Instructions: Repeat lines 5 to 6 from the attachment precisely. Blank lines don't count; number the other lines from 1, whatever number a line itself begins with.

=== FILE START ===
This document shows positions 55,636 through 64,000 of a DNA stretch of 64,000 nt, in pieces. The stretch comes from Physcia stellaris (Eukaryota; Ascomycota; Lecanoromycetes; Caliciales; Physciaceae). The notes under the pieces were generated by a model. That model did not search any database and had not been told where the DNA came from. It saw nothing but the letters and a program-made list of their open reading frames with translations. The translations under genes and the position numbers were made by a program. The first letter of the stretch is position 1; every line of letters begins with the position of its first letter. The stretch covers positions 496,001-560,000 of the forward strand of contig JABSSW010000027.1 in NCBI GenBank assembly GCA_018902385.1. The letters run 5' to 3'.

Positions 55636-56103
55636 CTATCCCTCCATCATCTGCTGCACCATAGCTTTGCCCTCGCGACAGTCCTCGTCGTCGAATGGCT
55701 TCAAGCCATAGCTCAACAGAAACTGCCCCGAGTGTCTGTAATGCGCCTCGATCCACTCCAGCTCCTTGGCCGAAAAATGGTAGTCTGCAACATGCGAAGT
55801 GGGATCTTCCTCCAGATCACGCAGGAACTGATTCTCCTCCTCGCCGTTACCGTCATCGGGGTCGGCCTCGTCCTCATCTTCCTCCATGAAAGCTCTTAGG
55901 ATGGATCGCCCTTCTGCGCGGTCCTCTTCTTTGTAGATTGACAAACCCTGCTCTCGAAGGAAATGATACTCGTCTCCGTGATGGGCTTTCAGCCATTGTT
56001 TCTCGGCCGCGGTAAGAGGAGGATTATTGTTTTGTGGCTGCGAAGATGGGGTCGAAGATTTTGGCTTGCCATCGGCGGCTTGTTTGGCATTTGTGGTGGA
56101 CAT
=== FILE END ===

55801 GGGATCTTCCTCCAGATCACGCAGGAACTGATTCTCCTCCTCGCCGTTACCGTCATCGGGGTCGGCCTCGTCCTCATCTTCCTCCATGAAAGCTCTTAGG
55901 ATGGATCGCCCTTCTGCGCGGTCCTCTTCTTTGTAGATTGACAAACCCTGCTCTCGAAGGAAATGATACTCGTCTCCGTGATGGGCTTTCAGCCATTGTT